Don’t Just Personalize Customer Experiences, Localize Them

Every brand knows that broad, blanketed marketing messages are no longer effective. Personalized customer experience is becoming more vital than ever to an organization’s success, yet only 1% of businesses are providing excellent customer experiences according to Forrester’s latest report on the topic. While marketers understand the importance of personalization, many still continue to miss the mark.

Traditional marketing campaigns are no longer relevant to consumers who expect content to be tailored for their unique preferences, wants and needs. For marketers, this means they must personalize every customer interaction to enhance its chances of success. Success, in this case, is customers’ commitment and loyalty to the brand – their interest, engagement and ultimately their wallets. Achieving this requires a careful balance over time with the right type and amount of communication to avoid coming off as “spammy.” To personalize experiences, brands must go beyond basic relevance, such as knowing the consumers’ gender, age and location.

Understand the Importance of Dialect

With global organizations’ customer bases becoming increasingly diverse, it’s important to keep language and culture in mind. Just because a customer lives in a certain area doesn’t necessarily mean that person speaks the local language. For example, the Hispanic market is the fastest-growing consumer group in the U.S., but content that is written in Spanish won’t always resonate with the Hispanic market. With social media being an increasingly prominent channel for consumer engagement, the role of language and translation is important here as well. Facebook, for example, provides the option for ads targeted at U.S. Hispanics to be either Spanish-dominant, bilingual or English-dominant. The social platform understands this need, as 66%  of the Hispanic population wants to see culturally relevant content.

Earlier this year, Target even launched an advertising campaign specifically focusing on the words and phrases in Spanish that have no real English translation. With this, the retailer demonstrated the complexity of proper language translation and the difficulty that exists to ensure accurate content across languages and cultures.

Don’t Downplay Cultural Nuances

Speaking of culture, although a phrase may be translated into the correct language, there are still countless cultural nuances to consider. For example, Black Friday – arguably the biggest day in retail in the U.S. – would have zero impact to an audience in Western Europe. As millions of Americans wait in endless lines to score the best deals the day after Thanksgiving, content and advertising campaigns would be wasted in other countries, as Black Friday isn’t widely adopted. Cultural nuances can of course take the form of various phrases that can mean something positive in one country and something negative in another, such as the slang word “sick.”  Understanding that culture and language don’t always equate to the same thing is the first step to ensuring an audience’s needs are being properly understood and met.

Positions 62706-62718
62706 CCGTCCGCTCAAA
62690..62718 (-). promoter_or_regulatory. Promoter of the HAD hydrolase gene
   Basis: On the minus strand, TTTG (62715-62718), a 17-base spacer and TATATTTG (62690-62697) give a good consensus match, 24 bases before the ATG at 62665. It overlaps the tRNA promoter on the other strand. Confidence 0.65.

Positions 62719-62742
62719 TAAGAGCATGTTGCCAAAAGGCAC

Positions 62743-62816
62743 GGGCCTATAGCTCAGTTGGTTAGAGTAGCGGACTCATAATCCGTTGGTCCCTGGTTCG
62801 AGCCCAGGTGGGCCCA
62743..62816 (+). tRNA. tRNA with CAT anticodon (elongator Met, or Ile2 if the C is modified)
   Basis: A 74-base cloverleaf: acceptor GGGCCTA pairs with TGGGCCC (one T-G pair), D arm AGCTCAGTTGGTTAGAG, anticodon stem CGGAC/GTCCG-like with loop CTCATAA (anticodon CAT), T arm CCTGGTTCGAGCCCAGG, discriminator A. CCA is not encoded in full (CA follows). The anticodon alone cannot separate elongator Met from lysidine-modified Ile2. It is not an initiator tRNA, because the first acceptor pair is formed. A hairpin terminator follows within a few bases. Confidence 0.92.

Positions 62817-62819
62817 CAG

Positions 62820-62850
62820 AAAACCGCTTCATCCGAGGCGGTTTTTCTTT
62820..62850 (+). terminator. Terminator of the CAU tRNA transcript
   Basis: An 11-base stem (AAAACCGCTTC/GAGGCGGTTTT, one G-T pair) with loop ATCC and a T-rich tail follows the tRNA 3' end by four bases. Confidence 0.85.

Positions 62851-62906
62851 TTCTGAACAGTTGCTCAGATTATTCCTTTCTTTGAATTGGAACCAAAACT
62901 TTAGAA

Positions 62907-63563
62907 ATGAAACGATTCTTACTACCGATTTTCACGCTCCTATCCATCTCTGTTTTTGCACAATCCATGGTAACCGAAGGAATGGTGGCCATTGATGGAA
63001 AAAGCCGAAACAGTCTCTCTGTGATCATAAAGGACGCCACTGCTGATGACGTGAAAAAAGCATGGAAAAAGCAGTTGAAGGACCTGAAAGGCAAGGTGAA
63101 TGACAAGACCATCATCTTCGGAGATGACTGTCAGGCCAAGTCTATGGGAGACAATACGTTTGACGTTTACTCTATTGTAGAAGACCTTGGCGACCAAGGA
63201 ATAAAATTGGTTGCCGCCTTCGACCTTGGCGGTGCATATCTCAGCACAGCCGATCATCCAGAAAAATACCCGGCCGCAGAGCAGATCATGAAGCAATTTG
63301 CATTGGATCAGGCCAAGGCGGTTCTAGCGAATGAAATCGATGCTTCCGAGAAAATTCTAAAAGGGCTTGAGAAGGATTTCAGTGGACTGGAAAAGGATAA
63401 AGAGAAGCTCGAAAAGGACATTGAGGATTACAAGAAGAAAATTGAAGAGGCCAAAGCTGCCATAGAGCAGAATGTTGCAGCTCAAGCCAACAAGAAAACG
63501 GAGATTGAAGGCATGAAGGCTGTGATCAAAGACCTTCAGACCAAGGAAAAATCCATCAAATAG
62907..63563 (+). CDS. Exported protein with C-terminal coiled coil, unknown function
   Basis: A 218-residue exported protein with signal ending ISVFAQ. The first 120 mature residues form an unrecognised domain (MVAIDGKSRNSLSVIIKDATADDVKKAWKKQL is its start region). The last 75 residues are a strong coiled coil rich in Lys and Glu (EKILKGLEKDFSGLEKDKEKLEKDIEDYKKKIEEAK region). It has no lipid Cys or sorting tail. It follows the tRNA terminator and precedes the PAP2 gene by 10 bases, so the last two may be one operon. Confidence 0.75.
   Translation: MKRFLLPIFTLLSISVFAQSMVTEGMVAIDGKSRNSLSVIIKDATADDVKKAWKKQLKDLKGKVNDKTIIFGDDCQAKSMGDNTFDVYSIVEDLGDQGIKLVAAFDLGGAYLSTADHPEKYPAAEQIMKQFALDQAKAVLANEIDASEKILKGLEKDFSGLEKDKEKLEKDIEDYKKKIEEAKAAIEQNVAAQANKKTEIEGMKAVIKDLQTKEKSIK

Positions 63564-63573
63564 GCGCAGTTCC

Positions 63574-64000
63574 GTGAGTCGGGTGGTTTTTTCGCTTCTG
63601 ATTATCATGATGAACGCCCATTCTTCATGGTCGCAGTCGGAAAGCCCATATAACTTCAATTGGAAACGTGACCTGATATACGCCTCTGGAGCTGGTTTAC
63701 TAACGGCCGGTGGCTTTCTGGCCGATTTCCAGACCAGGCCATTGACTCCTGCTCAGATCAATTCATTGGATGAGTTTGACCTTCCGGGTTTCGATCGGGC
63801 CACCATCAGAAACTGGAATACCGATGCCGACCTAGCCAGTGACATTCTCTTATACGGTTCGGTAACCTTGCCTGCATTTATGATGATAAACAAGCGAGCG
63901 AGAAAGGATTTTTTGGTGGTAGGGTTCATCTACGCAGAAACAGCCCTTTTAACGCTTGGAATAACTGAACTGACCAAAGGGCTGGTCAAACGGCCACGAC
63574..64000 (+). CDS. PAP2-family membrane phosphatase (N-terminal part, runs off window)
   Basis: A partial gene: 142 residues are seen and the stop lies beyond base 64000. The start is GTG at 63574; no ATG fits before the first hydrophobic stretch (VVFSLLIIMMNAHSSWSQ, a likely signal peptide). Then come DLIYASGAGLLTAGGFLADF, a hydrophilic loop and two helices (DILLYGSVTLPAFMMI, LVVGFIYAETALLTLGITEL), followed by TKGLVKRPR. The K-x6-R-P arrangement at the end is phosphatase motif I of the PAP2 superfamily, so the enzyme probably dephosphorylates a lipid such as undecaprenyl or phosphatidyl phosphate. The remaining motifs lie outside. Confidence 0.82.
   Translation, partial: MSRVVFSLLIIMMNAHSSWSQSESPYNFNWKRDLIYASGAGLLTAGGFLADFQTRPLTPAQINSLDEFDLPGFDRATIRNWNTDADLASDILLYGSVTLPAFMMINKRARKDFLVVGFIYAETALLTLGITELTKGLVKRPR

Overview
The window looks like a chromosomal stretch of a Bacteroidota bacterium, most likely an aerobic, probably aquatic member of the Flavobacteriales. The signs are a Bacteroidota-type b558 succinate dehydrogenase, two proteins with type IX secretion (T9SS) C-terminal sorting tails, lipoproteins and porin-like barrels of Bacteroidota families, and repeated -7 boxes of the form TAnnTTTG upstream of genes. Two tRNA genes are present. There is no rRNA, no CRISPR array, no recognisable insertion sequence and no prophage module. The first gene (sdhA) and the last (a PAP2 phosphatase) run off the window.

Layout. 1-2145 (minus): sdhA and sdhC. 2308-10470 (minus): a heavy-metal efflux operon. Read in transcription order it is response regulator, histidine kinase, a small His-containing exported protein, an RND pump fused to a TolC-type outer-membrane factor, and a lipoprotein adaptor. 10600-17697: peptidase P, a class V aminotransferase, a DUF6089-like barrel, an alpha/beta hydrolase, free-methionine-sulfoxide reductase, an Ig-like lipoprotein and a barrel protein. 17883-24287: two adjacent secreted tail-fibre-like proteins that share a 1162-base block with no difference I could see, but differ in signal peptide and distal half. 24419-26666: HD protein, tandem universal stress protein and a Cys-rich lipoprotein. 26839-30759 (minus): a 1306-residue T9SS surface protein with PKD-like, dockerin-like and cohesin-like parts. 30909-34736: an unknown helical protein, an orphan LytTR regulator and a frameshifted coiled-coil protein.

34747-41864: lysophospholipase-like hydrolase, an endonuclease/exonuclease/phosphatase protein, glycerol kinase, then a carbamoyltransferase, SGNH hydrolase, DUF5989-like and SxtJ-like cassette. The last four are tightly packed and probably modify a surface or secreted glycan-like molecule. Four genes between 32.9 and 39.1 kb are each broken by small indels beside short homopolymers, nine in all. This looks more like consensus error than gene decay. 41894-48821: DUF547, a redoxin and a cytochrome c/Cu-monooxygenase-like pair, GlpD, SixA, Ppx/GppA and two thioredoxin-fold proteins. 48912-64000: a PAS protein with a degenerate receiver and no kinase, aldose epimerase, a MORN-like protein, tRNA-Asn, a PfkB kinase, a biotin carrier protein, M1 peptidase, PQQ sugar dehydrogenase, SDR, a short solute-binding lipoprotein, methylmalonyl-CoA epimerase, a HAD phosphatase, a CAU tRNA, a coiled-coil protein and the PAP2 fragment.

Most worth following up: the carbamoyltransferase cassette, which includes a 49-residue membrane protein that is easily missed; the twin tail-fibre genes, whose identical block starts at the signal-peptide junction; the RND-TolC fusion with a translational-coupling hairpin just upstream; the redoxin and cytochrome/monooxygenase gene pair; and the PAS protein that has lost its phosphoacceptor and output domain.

Consider Industry-Specific Phrases and Jargon

To further personalize communications, brands must also take into account industry-specific language.  Take for example the term investigator. To most people, a detective is what comes to mind. However, in the life sciences industry, this would refer to a clinical trials investigator, which is of course something entirely different. Each industry has its own unique phrases and without the right translation experts who have deep domain knowledge, tools for controlling terminology consistently and industry specific machine translation engines, these industry-specific phrases could be completely mis-communicated. The same goes for jargon, such as millennial phrases like “FOMO” (fear of missing out). If brands are looking to engage with a specific industry or age market, the accuracy of the message depends on accurate and personalized translations.

To properly engage the right demographic in the right way, it’s important to ensure that language and cultural needs are effectively met. With consumer interactions varying across web content, mobile apps, emails, live customer support chats and more, each communication will require a different level of translation. For this reason, brands must be armed with the right tools and be flexible in how they translate each individual message for each channel, industry and audience. While there are an abundance of contextual clues customers leave behind for brands to collect – including IP address, name and shopping habits – language, location and culture should be added to the list to further personalize each experience. Before earning a customer’s loyalty, organizations must go back to basics. By getting these preferences right, marketers can prove that they know their audience and are listening. It’s one critical piece to the brand commitment puzzle.

Kirsty Waller is the VP of Marketing and Language Solutions for SDL





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